Growing up we are surrounded by people our age. From elementary school through college, there was always someone to talk too. All it took was a conversation with the girl sitting next to you in your high school classroom and bam, you had yourself a friend? Or what about college when you’re constantly surrounded by people with similar interests as you and anyone could be a drinking buddy?
Making friends at that stage of our lives is easy, but now that we have all graduated, started working, and moved away. Making friends isn’t so easy anymore. In television shows and movies we are misled to think that having a tight-knit friend group who are always free to drink and discuss our lives is normal. But in reality, groups of women like this aren’t as easy to come by.
If you moved to a new city or started a new job, work from home, have social anxiety, or are an introvert, making friends is challenging, but not impossible. I have personally struggled a lot with no longer having close friends to talk to over the last few years. My only friends nowadays are my co-workers and blogging internet friends. So this blog post is for both me and you, my readers. I’ve gathered a lot of information from other bloggers and advice websites to be able to write tips on how to make friends as an adult.
MEET YOUR NEIGHBORS
I will be moving in a couple of weeks and I’m excited to meet all my new neighbors! Growing up, the neighborhood kids were all my best friends and we would all play together and hang out at each other’s houses. As an adult, I’m eager to get to know my new neighbors and see if we connect. It would be really nice to be able to invite them over for summer BBQs or share a glass of wine or margaritas at girls’ nights. If you have kids, you and the other parents can all put together a playdate for them to play together while you all chat.
REACH OUT TO LOOSE CONNECTIONS
There’s usually some sort of connection that bonds friends together. Whether that be because they went to the same school, were part of the same groups, or worked together. So I want you to think about people that you’re acquaintances with. Go down your list of friends on your social media pages and take note of all the names that you think you would have similar interests with. These don’t have to be super close friends, they can be someone you talked with once but now follow their lives on Instagram.
Take all those names and reach out to them. It may seem incredibly awkward to do this but I think it’s worth a shot. You may find that one or two of those people respond and will want to meet up for coffee or drinks!
Another thing you can do is ask people you know to put you in touch with people they think you would get along with. You’ll be surprised how eager your friends will be to put you in touch with their friends. Whether you live in a new place or not, ask people you know to set you up. Meet for lunch somewhere neutral and see if there’s a connection.
TRY NEW THINGS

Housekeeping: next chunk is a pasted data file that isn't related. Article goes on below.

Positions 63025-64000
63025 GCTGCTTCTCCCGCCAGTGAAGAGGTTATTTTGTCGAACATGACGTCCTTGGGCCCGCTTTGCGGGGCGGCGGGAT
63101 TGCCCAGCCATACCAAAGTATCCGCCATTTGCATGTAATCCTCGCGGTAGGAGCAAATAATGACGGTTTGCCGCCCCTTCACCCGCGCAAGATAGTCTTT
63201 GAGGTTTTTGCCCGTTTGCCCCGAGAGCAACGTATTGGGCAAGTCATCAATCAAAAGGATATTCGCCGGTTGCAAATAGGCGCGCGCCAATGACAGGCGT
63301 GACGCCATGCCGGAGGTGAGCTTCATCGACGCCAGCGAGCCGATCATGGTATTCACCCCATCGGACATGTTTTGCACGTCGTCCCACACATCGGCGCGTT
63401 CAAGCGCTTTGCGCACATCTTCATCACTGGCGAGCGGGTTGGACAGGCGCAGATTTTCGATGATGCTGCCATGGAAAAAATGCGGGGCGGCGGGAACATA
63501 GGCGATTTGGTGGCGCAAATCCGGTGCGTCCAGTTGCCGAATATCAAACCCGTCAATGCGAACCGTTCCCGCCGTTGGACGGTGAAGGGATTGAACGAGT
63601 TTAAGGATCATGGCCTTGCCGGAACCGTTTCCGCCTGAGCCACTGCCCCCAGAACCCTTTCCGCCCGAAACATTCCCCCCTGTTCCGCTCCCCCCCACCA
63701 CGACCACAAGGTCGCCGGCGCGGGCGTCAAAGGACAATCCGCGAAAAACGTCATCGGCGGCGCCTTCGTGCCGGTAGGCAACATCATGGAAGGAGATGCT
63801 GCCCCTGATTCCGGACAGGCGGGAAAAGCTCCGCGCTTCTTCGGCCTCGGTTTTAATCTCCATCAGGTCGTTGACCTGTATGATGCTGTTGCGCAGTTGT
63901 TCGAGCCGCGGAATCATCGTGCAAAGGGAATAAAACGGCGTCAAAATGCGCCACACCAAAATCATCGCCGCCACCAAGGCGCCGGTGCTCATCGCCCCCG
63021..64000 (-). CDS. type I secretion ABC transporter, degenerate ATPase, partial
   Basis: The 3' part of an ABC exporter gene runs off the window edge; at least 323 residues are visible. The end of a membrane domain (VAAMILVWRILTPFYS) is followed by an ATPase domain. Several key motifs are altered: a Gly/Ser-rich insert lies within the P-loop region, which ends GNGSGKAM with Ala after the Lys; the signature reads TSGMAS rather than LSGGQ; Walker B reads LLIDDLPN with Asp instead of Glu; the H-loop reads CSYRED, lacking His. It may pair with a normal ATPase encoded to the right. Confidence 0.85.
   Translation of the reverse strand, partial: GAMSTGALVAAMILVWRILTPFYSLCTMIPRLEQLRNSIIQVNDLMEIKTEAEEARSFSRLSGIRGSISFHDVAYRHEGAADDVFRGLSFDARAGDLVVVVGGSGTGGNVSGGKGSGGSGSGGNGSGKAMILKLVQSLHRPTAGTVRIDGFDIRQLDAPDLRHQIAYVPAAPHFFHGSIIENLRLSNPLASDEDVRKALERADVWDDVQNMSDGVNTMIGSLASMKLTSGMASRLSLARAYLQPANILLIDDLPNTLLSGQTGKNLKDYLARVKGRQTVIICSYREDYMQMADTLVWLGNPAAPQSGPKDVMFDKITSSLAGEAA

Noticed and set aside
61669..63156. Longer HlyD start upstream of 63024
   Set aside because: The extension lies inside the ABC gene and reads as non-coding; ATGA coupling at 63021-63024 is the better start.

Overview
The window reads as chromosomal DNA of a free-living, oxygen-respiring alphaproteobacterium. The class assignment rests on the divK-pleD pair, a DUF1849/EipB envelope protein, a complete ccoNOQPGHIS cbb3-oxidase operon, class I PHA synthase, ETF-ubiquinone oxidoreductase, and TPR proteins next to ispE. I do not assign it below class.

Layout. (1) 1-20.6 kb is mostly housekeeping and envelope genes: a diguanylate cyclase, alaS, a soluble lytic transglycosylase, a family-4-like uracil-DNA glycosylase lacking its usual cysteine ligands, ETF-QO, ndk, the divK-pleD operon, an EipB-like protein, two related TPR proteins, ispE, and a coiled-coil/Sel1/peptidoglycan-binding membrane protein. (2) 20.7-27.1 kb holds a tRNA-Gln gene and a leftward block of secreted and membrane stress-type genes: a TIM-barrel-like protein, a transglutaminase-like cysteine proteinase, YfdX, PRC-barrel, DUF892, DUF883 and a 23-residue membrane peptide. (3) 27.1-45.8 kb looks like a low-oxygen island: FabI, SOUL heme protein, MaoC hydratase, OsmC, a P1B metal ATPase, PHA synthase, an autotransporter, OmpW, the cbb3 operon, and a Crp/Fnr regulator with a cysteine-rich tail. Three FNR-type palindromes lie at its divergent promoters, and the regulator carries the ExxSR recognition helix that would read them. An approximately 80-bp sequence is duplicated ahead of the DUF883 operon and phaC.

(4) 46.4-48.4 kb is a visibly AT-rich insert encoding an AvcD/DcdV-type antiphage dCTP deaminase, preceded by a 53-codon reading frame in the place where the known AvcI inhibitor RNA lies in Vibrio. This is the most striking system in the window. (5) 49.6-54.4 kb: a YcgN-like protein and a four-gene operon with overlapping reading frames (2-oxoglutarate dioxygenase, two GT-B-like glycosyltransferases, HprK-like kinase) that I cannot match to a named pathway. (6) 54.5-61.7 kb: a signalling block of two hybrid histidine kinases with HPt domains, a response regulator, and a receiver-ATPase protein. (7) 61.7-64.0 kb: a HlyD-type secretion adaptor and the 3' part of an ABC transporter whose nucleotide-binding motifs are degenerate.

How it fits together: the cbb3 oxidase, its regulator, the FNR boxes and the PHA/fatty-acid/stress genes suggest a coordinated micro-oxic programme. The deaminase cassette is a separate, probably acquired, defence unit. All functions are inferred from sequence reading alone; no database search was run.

This is the number one piece of advice that I came across during my research. People will tell you that if you want to make new friends, you need to try new things. Go to group classes, join a club, become active in your community or church, or find people with similar interests.
It’s easier to strike up a conversation in a group setting. Salsa classes, cooking classes, hiking, and running groups, or anything involving games are good places to start. Join a local book club, gardening club, or newcomers group for your town/neighborhood. Become a regular at a workout or barre class.
Finding like-minded people who enjoy the same activities and interests that you do is a great way to start. If you want to start smaller, try joining some social media groups that interest you. You can interact with other people, share their work, and maybe eventually meet up for coffee!
CONNECT WITH CO-WORKERS
Since graduating from college, the friends that I have made have been my co-workers. It’s easy to make friends at work because you are both stuck in the same space/office area for at least 8 hours a day Monday through Friday. I have made so many wonderful connections through work, and I wish I would’ve asked some of these women to get together outside of work.
If you have moved to a new place or are simply looking for new friends, your co-workers are an easy place to start. Make plans to get drinks after work with a coworker or take a fun class together. It could be as simple as going to Friday happy hours at the bar closest to your work and chatting about your lives for a few hours.
BE SOCIAL ON SOCIAL MEDIA
In the age of the internet and social media, you can have friends who live all over the world. If your friends have moved far away, you can stay connected with them and even have weekly or monthly video chats to catch up. But what about the people you follow on Twitter or Instagram that you would like to be friends with IRL? Start engaging with them and commenting on their posts. After a while, you can reach out to them and see if they would ever want to meet up. Even if you don’t live in the same city, there’s nothing wrong with a few more online friends to chat with online.